by Kristen Stone

One of the most amazing things about my Goddard experience (beside the invective to TRUST THE PROCESS, something I still wrestle with, on the daily, in my writing and non-writing lives) is the connections I made with writers—who became friends—around the country.

FullSizeRender-19One such friend is Kristen Nelson, founder and Executive Director of Casa Libre in Tucson, Arizona. In the fall, she posted on Facebook that she was seeking writers to lead workshops at Casa Libre. I thought about it on and off for a few days. I don’t know what I would teach, I’m not teaching right now anyway, plane tickets are so expensive, etc. but I went ahead and put together a proposal for a weekend workshop on Writing Childhood because, well, why not? I work with children and have a lot of training in childhood trauma and development, and I thought it would be interesting to see how to connect my two worlds—social work and writing. We looked at a calendar and chose a weekend in late February, which at the time seemed impossibly far away.

The last few months I’ve experienced what ecologists call shifting baselines in my writing life. I started a second graduate degree and became a mother, in addition to working full time in a non-writing job as an anti-violence educator. My free time has shrunk to almost nothing, and so if I wrote a few pages a week I considered it a good writing week. Revisions on my (nearly finished!) second book have ground to a halt. I felt guilt and shame when I thought about writing: inadequacy, waste.

In the weeks leading up to my trip to Tucson, I worried and worried over the class, over-committing myself to yet another thing. But something else really magical happened—in my busy life I carved out the time to prepare, to write prompts and exercises, to write some “opening remarks.”

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Kristen Nelson picked me up from the airport in her dreamy blue El Camino at noon on Friday, February 20. I’d been traveling since 3:30am EST, a bleary blur of elastic space and time, of four airports and three planes. There was stuffed unicorn in the front seat. “For you to snuggle.”

Over the course of the weekend, four women wrote about childhood—processing parents and siblings, mapping childhood homes, cataloging sense memories. One of these women “had never written before.” Another used to journal religiously but had dropped the practice a few years before.

One woman talked about poking her finger through plastic to taste meat in the grocery store. Another woman woke up Sunday morning and wrote for an hour before coming to our final class. “That never happened before,” she said. “My pen couldn’t move fast enough.”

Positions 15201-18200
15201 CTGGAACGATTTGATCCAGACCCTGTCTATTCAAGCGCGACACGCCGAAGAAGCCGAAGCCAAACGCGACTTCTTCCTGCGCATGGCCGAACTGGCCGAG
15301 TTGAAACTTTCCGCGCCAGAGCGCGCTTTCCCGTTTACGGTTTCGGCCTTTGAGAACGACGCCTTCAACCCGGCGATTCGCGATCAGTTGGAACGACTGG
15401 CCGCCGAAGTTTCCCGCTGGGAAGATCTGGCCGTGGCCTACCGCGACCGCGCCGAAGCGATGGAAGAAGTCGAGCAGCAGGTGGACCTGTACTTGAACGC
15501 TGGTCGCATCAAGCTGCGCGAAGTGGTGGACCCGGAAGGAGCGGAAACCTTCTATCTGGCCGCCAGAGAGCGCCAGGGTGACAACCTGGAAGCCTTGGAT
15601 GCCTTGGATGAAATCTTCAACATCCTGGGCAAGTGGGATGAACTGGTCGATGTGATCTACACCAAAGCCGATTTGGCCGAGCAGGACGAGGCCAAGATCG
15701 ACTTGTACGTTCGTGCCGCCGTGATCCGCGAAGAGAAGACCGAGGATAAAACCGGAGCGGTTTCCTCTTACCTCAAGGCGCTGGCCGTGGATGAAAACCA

What our grandmothers smelled like. How we don’t want to be like our mothers and why. What made us afraid.

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In my professional life, I lead support groups and violence prevention classes. I was worried, in choosing childhood (trauma) for my topic,that it would get too—“therapy-y.” That someone would be too upset, that it would feel gross to process like that. I didn’t know that I could manage it if that happened, move back towards craft and writing.

But I came away from the weekend humbled and grateful for the women who trusted me and wrote with me. I have a renewed dedication to my writing practice, even as I also feel disloyal to writing, in this wacky way, because I’m studying social work and eventually want to work in art therapy, which is not the same as teaching writing, which is not the same as writing.

IFullSizeRender-18n addition to opening her beautiful home to me, and making a space for me to teach in a way I haven’t in awhile, Kristen Nelson took me to the desert and the mountains. We watched a sunset at Gate’s Pass, hiked Pima Canyon under a deceptive sun, and drove the winding roads through the sky islands of Mount Lemmon. As a writer and a person trying, deeply, to understand Things In The World, I hold these names close to me. (I write these notes on an airplane, somewhere between Dallas, Texas and Charlotte, North Carolina. The plane shakes and the man next to me taps his square fingers on the cover of Scientific American.)

What am I trying to say here, in this essay (“blog post”)? A few things. As Goddard alumni, not all of us are teaching or making a career of just writing, per se, and while sometimes I feel guilt or shame that I’m not writing more (that I could be the “real deal” if I just sucked it up or worked harder) it is times like these, my visit with Kristen Nelson, that remind me to trust the process. We are using our words in the world in many different ways, and although I am not writing every day or teaching in my local university, I am creating, with others, these weird and healing places; I am making and dreaming, writing—out—in(to) the world.

Kristen Stone is a writer, domestic violence advocate, and social work student living in Gainesville, Florida. She is the author of Domestication Handbook (Rogue Factorial, 2012) and self/help/work/book//The Story of Ruth and Eliza (Birds of Lace, 2014). Her work has appeared in Women’s Studies Quarterly, finery, Adrienne: a poetry journal of queer women, Mutha Magazine, and elsewhere. She blogs about books and affect at kristenstone.com